Why should I invest?

Published on 19 January 2019

Many savers can often feel unsure or confused on how to make their money work harder for them. The lack of clear information on how to invest only compounds the issue, resulting in people leaving money in low interest savings account earning little to no interest. So why would you anyone choose to invest? What do you need to consider?

Before investing you need to assess your finances.

Dastardly debts

First and foremost, clear any expensive debts. Credit cards or other forms of fast credit will charge far more interest in a year than you could possibly hope to achieve in investment returns. Zero those first! Also think about your mortgage and overpaying for the same reason. There will probably be a limit on how much you can overpay and you wouldn’t want to get penalised.

Rainy day fund

Next consider a rainy day fund as invariably unforeseen events will occur, such as broken boiler or a roof damaged in a storm. This is where savings accounts come into their own as they will hand back a small bit of interest while still readily allowing you to get hold of your cash, and with very little risk (well, up to £85k – the limit of government protection). As a rule of thumb you need at least three months’ salary.

What are my financial goals

Now you’re at the stage to consider investing. In order to plan you need to think about what your financial goals are, which might include: saving for a house,  having enough cash to give your kids in the future or planning for retirement. And you will need to think about how long you have to achieve your goals – time is of the essence! Anything less than 5 years and investments can be risky; 5 – 10 years, less so; 10+ years and the timeframe becomes ideal for investments.

The reason for this is that economies go through cycles of good and bad times, expansion and contraction, and markets tend to follow in lock-step. Within a 5 year period there’s a fair chance you could lose as well as gain, but in a 20 year time period markets tend to go up. It’s why most responsible fund managers tend to say to their clients: ‘invest for the long term’. That said, there are no guarantees to these time frames and, of course,  investments can fall as well as rise.

A classic example of long-term investing is for retirement – allowing you to afford a gloriously sun-bathed apartment in the south of Spain or to live comfortably in your later years. It’s a pressing financial matter because people are living longer than ever before, adding on about 2 years life expectancy per decade according to the Office for National Statistics (ONS). Someone needs to fund our lengthy innings and the government say the onus is very much on us.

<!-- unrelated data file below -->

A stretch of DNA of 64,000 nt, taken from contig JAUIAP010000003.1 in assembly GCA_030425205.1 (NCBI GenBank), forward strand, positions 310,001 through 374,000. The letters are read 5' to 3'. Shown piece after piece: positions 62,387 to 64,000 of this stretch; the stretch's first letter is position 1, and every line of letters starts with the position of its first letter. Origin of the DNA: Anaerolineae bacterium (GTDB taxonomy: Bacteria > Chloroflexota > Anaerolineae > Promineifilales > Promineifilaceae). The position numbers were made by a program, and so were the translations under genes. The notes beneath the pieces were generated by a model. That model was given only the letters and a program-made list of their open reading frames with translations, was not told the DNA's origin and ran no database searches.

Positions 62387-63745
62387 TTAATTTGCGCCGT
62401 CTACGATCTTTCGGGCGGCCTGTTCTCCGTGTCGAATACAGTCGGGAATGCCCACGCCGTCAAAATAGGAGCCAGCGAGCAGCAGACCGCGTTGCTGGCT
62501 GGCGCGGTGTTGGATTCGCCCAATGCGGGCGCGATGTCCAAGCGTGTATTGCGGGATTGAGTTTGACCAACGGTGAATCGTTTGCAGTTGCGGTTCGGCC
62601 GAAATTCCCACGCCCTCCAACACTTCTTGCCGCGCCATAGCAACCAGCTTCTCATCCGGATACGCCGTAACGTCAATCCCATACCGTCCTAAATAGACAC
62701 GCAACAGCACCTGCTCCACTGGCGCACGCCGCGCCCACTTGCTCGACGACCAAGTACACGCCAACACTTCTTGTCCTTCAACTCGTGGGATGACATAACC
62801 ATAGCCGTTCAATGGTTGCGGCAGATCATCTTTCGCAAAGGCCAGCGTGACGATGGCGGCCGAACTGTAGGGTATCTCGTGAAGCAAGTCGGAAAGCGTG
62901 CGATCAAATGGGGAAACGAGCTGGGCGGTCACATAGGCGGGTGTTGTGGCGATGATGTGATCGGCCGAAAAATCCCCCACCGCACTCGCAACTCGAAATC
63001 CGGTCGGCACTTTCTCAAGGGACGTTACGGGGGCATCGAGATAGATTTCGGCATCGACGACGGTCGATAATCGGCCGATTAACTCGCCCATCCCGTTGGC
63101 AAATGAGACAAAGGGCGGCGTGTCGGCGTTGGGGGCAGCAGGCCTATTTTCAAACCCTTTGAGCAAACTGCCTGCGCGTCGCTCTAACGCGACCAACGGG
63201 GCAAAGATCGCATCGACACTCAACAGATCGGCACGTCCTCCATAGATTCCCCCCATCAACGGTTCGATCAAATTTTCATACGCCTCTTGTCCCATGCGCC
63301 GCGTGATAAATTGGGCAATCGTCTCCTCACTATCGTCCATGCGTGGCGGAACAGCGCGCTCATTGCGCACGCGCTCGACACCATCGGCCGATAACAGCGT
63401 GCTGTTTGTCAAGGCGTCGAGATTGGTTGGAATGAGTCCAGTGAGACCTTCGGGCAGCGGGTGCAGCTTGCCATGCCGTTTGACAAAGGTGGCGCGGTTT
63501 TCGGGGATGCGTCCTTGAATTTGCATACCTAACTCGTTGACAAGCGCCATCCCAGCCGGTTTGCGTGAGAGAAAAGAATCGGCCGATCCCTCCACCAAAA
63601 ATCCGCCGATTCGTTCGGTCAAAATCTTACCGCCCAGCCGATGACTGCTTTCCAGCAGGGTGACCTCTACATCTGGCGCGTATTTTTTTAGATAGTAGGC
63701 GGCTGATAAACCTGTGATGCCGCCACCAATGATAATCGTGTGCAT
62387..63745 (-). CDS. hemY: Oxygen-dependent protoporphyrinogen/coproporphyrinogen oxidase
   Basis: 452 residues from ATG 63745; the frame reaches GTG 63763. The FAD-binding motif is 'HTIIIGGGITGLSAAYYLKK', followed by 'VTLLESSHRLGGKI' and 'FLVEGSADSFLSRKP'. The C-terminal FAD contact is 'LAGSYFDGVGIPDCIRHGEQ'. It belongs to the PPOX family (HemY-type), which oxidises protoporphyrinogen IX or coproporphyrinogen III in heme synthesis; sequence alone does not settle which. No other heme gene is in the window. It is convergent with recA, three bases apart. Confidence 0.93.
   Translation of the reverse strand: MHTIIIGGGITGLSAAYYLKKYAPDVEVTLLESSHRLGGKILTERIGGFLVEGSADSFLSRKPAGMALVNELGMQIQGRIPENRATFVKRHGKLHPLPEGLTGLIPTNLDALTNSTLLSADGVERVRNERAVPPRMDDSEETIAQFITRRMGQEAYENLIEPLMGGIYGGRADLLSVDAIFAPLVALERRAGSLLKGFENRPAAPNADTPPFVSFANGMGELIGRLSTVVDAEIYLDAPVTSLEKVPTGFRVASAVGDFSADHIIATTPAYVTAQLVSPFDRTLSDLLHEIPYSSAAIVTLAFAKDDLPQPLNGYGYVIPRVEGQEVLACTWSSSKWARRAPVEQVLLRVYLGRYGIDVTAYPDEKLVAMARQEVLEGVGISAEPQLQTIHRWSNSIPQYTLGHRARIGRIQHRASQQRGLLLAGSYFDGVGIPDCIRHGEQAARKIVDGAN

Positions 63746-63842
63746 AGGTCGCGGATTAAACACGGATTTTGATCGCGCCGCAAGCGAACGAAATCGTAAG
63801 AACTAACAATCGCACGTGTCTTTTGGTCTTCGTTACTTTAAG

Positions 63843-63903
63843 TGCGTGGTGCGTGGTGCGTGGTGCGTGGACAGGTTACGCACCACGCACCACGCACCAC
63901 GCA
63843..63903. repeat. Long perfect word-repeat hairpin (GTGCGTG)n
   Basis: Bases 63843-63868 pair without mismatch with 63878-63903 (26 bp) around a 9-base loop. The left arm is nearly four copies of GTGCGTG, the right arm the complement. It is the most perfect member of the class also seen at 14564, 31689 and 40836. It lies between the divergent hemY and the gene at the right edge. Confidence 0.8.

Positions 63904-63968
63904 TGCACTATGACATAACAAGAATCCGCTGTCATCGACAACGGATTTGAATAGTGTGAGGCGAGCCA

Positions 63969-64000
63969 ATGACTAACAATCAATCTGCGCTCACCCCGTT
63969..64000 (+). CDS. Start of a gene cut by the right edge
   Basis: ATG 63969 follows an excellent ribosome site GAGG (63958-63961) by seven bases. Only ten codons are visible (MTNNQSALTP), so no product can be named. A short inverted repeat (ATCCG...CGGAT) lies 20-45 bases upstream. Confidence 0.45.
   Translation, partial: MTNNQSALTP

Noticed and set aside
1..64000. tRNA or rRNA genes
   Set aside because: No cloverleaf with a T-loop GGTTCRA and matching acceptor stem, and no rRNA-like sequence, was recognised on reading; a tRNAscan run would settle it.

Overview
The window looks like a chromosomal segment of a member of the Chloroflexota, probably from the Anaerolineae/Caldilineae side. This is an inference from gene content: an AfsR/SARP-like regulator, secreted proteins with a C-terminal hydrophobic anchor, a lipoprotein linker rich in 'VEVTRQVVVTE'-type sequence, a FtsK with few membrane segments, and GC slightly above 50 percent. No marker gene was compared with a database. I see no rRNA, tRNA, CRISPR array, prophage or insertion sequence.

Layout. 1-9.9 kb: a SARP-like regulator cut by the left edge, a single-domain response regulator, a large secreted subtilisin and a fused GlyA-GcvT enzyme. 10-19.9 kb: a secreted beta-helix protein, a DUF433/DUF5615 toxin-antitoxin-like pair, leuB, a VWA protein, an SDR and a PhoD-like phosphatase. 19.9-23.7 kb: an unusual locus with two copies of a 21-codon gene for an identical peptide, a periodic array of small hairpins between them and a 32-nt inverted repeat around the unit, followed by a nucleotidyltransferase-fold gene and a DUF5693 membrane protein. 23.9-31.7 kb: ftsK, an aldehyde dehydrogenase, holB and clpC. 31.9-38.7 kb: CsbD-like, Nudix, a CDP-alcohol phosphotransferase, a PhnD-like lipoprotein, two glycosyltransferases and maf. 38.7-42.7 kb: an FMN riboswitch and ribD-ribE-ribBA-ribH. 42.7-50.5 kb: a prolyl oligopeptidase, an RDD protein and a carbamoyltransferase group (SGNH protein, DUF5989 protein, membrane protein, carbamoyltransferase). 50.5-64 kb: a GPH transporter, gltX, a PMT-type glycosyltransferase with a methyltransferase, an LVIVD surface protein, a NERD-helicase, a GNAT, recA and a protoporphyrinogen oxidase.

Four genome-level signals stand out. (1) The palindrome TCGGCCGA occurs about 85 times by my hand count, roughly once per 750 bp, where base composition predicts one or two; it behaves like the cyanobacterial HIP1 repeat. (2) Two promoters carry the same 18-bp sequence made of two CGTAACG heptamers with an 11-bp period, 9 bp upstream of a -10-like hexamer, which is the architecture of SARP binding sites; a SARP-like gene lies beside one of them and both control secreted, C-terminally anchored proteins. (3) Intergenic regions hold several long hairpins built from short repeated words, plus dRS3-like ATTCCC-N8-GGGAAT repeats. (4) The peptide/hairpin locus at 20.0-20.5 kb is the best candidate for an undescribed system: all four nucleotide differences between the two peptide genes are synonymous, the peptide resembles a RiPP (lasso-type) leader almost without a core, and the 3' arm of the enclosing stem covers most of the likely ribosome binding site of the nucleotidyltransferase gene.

No time like the present?

History suggests that, from one perspective, now is as good a time as any to invest in stock markets because interest rates are so low. In 1979 they were 17%; at the end of 1989 they were around 14%. Today interest rates are 0.50% and unlikely to rise very quickly in the future. In other words – returns on cash savings are poor.

Now add to this the fact that inflation – the increase in the general cost of living – is around 3.1%. When you mash together inflation and the rate of interest you realise that not only are returns on your bank account savings paltry, rises in inflation are outstripping any gains, meaning the value of your cash is actually falling over time!

To give you an idea, take £100. If inflation was set at 2% a year, in 20 years’ time £100 would have the purchasing power of just £67.30. It may surprise you but this means the value of your money sitting in savings account is not actually increasing it’s decreasing over time.  With that reality check ringing in your ears your next step is to choose what to invest in.

It’s important to remember that the rate of inflation will change in the future – just because the economy behaved in a certain way in the past, doesn’t mean it will do the same thing again in similar circumstances in the future. It’s also worth remembering that when you invest, you could lose money if your investments are worth less when you sell them.

Invest in what?

Once you have considered your financial goals and what level of risk you are willing to take how do you now choose what to invest in? This requires some research as there is a wide range of investment products available from a wide range of suppliers. To learn more about investment products see Step 1 for Investment Funds & Investment Trusts explainer or see Step 4 to learn more about the investment trusts we manage.